In all cases involving accusations of child molestation, telling the truth is the most difficult part, especially for the one accused of the crime. There are several reasons why this is true, but among them, two stand out. The first one is the common misconception that children do not tell a lie. Persons who are quite concerned about child's welfare and protection are convinced that a very young child is incapable of lying, especially when it is about a complex issue such as exploitation or molestation. The second one is the tendency of the courts to favor the alleged child victim and err on convicting the accused even without convincing physical evidence.
Yes, children may not know how to lie, but if there is someone who manipulates them to do so, then it’s possible. Being wrongly accused of child molestation is quite common in divorce cases. Wives use and manipulate their children and accuse their husbands of molesting them. The purpose is to gain custody. Obviously, this is a very evil way of ending a family. Not only is the husband deprived of his right to take care of his children, he is also wrongly accused of committing sexual abuse and is at risk of being imprisoned.
Moreover, children also lie because of either pressure or fear. The threat of risking their safety or their own lives will definitely force them to lie about molestation. Sometimes, even their own parents manipulate them to extort money from a wealthy individual or perhaps exact revenge to an enemy. But whatever the reason is, the sad thing is anyone can be victimized by false allegations. And when that happens, there’s a slim hope for the accused to get his way out.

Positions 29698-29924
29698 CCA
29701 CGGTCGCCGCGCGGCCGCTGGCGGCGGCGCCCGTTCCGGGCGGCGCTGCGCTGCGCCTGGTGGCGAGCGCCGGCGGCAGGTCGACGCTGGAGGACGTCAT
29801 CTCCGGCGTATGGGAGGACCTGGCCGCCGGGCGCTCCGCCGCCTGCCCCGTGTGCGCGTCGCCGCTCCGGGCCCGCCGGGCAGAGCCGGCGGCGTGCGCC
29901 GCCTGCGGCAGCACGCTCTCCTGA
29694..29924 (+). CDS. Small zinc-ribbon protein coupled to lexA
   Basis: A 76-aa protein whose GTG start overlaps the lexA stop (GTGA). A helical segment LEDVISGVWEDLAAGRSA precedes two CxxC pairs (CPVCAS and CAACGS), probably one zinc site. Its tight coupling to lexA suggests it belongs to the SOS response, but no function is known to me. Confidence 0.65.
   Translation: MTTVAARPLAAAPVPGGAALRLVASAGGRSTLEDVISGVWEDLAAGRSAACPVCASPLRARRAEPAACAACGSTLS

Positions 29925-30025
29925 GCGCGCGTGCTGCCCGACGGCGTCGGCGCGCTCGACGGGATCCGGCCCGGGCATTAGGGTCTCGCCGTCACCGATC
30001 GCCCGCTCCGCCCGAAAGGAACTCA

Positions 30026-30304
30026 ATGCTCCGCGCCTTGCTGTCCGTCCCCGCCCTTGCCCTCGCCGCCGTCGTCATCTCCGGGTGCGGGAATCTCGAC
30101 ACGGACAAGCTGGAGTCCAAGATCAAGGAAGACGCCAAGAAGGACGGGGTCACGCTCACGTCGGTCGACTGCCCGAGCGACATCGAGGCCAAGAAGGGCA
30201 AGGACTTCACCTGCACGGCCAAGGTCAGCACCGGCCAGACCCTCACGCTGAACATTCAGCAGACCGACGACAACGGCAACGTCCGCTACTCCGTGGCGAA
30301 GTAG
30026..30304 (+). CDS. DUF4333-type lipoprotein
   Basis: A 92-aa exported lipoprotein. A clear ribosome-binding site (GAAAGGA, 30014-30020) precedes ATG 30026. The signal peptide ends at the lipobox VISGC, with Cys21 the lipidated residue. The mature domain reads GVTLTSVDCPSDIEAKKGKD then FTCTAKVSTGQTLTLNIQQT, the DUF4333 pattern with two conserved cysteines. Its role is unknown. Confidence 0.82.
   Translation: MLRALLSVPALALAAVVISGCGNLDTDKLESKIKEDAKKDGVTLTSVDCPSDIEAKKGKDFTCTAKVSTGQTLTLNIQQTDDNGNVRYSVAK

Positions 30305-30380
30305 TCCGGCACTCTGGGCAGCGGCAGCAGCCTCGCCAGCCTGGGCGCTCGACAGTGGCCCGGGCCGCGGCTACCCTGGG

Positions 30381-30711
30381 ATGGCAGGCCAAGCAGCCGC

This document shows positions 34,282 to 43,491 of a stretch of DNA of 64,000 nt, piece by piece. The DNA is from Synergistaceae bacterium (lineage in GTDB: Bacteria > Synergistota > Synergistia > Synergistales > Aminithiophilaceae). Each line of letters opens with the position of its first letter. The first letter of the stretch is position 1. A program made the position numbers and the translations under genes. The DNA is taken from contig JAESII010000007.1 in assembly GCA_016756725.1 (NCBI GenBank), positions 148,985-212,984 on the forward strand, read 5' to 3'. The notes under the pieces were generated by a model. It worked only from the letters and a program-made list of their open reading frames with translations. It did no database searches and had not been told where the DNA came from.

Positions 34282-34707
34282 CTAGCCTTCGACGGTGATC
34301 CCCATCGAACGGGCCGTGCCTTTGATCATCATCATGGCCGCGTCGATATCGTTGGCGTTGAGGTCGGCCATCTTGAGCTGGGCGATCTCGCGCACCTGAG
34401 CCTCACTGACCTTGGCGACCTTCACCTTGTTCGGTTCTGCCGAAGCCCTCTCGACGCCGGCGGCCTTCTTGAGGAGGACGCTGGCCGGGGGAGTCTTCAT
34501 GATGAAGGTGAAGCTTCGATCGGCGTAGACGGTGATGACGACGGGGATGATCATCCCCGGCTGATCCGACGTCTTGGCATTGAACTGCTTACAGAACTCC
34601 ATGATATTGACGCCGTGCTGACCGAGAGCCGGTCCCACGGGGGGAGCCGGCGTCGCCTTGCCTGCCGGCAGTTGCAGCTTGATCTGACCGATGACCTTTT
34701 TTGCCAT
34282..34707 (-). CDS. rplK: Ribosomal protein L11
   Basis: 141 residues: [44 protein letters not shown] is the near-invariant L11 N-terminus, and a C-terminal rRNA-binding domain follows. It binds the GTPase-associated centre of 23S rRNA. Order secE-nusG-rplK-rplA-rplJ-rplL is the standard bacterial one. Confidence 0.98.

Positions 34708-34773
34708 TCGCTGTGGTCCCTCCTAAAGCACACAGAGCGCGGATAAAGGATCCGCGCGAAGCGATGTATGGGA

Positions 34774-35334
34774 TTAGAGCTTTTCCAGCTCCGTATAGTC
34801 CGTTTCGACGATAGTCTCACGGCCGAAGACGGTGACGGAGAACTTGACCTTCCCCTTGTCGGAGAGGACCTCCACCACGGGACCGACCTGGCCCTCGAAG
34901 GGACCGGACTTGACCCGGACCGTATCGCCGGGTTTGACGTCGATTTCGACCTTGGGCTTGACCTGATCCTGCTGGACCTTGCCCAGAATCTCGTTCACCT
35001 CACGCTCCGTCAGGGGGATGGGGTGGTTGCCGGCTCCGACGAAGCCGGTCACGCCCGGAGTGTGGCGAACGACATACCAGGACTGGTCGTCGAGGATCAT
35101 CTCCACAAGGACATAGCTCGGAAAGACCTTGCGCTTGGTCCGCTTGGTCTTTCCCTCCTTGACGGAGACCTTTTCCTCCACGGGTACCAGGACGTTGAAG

The second issue is about the bias of the courts towards the alleged victims. This fact is supported by the idea that a crime committed against children, especially those sexual in nature, is a crime committed against the whole society. It is an act generally regarded as unforgivable. This is why anyone accused of child molestation instantly becomes a subject of curse and prejudgment from the people that have an interest in the case. Additionally, even the courts heavily lean towards convicting the accused without proper evidence. In the end, the same thing happens – the accused loses the right to get his way out.
While it should not be the case, what happens in the court is that the accused is the one who needs to prove his innocence. The principle of presumption of innocence unless proven guilty does not really apply in reality. He ends up trying to prove that the allegations are false and find the best explanation to disprove the fabricated events.
Of course, as we've said before, the reason why there is such a heavy inclination to put an alleged molester in jail is because it really is a common problem in society and is truly a heinous act. It's important, however, that the pursuit of justice does not become a witch hunt.